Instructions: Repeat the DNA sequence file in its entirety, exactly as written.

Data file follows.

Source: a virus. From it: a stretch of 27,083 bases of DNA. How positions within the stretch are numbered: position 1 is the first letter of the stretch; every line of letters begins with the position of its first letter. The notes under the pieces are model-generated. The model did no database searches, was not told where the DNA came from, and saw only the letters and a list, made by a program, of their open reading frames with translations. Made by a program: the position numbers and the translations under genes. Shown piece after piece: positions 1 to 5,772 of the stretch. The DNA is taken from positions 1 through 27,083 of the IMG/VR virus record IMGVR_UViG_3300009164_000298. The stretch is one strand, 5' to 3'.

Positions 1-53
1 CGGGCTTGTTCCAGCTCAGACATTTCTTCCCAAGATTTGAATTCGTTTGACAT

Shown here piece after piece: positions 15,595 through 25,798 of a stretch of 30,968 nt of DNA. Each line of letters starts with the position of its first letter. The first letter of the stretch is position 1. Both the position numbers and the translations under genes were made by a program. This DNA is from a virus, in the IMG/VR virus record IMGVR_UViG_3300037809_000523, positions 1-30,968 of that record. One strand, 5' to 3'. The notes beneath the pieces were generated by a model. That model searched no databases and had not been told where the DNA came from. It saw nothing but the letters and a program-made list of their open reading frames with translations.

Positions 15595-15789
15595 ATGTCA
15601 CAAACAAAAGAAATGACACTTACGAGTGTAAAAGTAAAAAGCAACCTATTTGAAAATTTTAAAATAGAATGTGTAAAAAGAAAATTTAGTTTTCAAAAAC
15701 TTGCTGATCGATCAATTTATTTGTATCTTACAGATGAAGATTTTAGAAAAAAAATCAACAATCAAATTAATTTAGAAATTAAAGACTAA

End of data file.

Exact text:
Source: a virus. From it: a stretch of 27,083 bases of DNA. How positions within the stretch are numbered: position 1 is the first letter of the stretch; every line of letters begins with the position of its first letter. The notes under the pieces are model-generated. The model did no database searches, was not told where the DNA came from, and saw only the letters and a list, made by a program, of their open reading frames with translations. Made by a program: the position numbers and the translations under genes. Shown piece after piece: positions 1 to 5,772 of the stretch. The DNA is taken from positions 1 through 27,083 of the IMG/VR virus record IMGVR_UViG_3300009164_000298. The stretch is one strand, 5' to 3'.

Positions 1-53
1 CGGGCTTGTTCCAGCTCAGACATTTCTTCCCAAGATTTGAATTCGTTTGACAT

Shown here piece after piece: positions 15,595 through 25,798 of a stretch of 30,968 nt of DNA. Each line of letters starts with the position of its first letter. The first letter of the stretch is position 1. Both the position numbers and the translations under genes were made by a program. This DNA is from a virus, in the IMG/VR virus record IMGVR_UViG_3300037809_000523, positions 1-30,968 of that record. One strand, 5' to 3'. The notes beneath the pieces were generated by a model. That model searched no databases and had not been told where the DNA came from. It saw nothing but the letters and a program-made list of their open reading frames with translations.

Positions 15595-15789
15595 ATGTCA
15601 CAAACAAAAGAAATGACACTTACGAGTGTAAAAGTAAAAAGCAACCTATTTGAAAATTTTAAAATAGAATGTGTAAAAAGAAAATTTAGTTTTCAAAAAC
15701 TTGCTGATCGATCAATTTATTTGTATCTTACAGATGAAGATTTTAGAAAAAAAATCAACAATCAAATTAATTTAGAAATTAAAGACTAA